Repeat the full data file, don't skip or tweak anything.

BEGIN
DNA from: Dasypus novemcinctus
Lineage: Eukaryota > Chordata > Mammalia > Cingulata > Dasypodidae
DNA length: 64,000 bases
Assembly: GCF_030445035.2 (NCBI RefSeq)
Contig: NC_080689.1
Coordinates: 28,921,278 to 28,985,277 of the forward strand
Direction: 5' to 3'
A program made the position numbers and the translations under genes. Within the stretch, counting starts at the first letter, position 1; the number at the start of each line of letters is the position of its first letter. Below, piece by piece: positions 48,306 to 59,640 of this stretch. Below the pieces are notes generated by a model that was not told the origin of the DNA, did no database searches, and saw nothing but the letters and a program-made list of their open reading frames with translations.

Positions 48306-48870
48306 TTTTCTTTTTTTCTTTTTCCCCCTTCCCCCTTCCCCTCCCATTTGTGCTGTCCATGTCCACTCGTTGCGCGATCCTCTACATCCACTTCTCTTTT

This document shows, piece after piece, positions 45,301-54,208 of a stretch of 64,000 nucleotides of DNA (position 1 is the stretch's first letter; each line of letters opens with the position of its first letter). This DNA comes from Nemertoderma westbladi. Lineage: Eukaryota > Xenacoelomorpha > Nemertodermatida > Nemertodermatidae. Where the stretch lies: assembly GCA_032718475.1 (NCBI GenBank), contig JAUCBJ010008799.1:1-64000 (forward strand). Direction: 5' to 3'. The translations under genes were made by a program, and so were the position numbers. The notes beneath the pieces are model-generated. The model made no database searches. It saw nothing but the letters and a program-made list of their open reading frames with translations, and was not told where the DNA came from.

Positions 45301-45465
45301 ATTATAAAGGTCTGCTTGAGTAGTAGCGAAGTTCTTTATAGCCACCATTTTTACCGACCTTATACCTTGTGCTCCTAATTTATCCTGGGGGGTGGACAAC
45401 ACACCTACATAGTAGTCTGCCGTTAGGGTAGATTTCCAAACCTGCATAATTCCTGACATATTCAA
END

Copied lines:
DNA from: Dasypus novemcinctus
Lineage: Eukaryota > Chordata > Mammalia > Cingulata > Dasypodidae
DNA length: 64,000 bases
Assembly: GCF_030445035.2 (NCBI RefSeq)
Contig: NC_080689.1
Coordinates: 28,921,278 to 28,985,277 of the forward strand
Direction: 5' to 3'
A program made the position numbers and the translations under genes. Within the stretch, counting starts at the first letter, position 1; the number at the start of each line of letters is the position of its first letter. Below, piece by piece: positions 48,306 to 59,640 of this stretch. Below the pieces are notes generated by a model that was not told the origin of the DNA, did no database searches, and saw nothing but the letters and a program-made list of their open reading frames with translations.

Positions 48306-48870
48306 TTTTCTTTTTTTCTTTTTCCCCCTTCCCCCTTCCCCTCCCATTTGTGCTGTCCATGTCCACTCGTTGCGCGATCCTCTACATCCACTTCTCTTTT

This document shows, piece after piece, positions 45,301-54,208 of a stretch of 64,000 nucleotides of DNA (position 1 is the stretch's first letter; each line of letters opens with the position of its first letter). This DNA comes from Nemertoderma westbladi. Lineage: Eukaryota > Xenacoelomorpha > Nemertodermatida > Nemertodermatidae. Where the stretch lies: assembly GCA_032718475.1 (NCBI GenBank), contig JAUCBJ010008799.1:1-64000 (forward strand). Direction: 5' to 3'. The translations under genes were made by a program, and so were the position numbers. The notes beneath the pieces are model-generated. The model made no database searches. It saw nothing but the letters and a program-made list of their open reading frames with translations, and was not told where the DNA came from.

Positions 45301-45465
45301 ATTATAAAGGTCTGCTTGAGTAGTAGCGAAGTTCTTTATAGCCACCATTTTTACCGACCTTATACCTTGTGCTCCTAATTTATCCTGGGGGGTGGACAAC
45401 ACACCTACATAGTAGTCTGCCGTTAGGGTAGATTTCCAAACCTGCATAATTCCTGACATATTCAA